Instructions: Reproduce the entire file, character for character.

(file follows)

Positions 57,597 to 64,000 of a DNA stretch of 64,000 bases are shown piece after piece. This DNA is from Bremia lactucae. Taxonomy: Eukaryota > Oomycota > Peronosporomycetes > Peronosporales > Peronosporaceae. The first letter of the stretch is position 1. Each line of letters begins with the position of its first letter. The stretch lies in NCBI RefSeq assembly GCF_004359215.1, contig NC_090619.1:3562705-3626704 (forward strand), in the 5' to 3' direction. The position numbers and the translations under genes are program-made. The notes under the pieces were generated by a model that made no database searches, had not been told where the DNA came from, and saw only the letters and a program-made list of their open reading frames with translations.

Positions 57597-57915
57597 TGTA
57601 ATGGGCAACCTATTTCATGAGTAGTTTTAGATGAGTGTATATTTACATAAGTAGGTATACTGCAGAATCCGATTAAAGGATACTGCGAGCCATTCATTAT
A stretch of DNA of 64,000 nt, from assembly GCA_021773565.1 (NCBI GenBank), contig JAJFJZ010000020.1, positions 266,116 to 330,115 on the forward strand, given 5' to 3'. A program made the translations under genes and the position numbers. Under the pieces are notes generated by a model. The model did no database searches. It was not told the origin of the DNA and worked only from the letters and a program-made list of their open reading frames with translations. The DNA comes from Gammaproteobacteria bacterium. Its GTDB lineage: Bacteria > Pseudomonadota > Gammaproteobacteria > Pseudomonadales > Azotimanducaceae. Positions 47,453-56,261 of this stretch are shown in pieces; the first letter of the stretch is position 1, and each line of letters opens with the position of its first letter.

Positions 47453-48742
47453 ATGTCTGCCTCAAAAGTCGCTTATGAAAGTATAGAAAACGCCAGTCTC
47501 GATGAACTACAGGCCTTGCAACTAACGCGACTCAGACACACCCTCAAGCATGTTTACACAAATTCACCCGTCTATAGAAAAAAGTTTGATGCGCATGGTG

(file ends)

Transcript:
Positions 57,597 to 64,000 of a DNA stretch of 64,000 bases are shown piece after piece. This DNA is from Bremia lactucae. Taxonomy: Eukaryota > Oomycota > Peronosporomycetes > Peronosporales > Peronosporaceae. The first letter of the stretch is position 1. Each line of letters begins with the position of its first letter. The stretch lies in NCBI RefSeq assembly GCF_004359215.1, contig NC_090619.1:3562705-3626704 (forward strand), in the 5' to 3' direction. The position numbers and the translations under genes are program-made. The notes under the pieces were generated by a model that made no database searches, had not been told where the DNA came from, and saw only the letters and a program-made list of their open reading frames with translations.

Positions 57597-57915
57597 TGTA
57601 ATGGGCAACCTATTTCATGAGTAGTTTTAGATGAGTGTATATTTACATAAGTAGGTATACTGCAGAATCCGATTAAAGGATACTGCGAGCCATTCATTAT
A stretch of DNA of 64,000 nt, from assembly GCA_021773565.1 (NCBI GenBank), contig JAJFJZ010000020.1, positions 266,116 to 330,115 on the forward strand, given 5' to 3'. A program made the translations under genes and the position numbers. Under the pieces are notes generated by a model. The model did no database searches. It was not told the origin of the DNA and worked only from the letters and a program-made list of their open reading frames with translations. The DNA comes from Gammaproteobacteria bacterium. Its GTDB lineage: Bacteria > Pseudomonadota > Gammaproteobacteria > Pseudomonadales > Azotimanducaceae. Positions 47,453-56,261 of this stretch are shown in pieces; the first letter of the stretch is position 1, and each line of letters opens with the position of its first letter.

Positions 47453-48742
47453 ATGTCTGCCTCAAAAGTCGCTTATGAAAGTATAGAAAACGCCAGTCTC
47501 GATGAACTACAGGCCTTGCAACTAACGCGACTCAGACACACCCTCAAGCATGTTTACACAAATTCACCCGTCTATAGAAAAAAGTTTGATGCGCATGGTG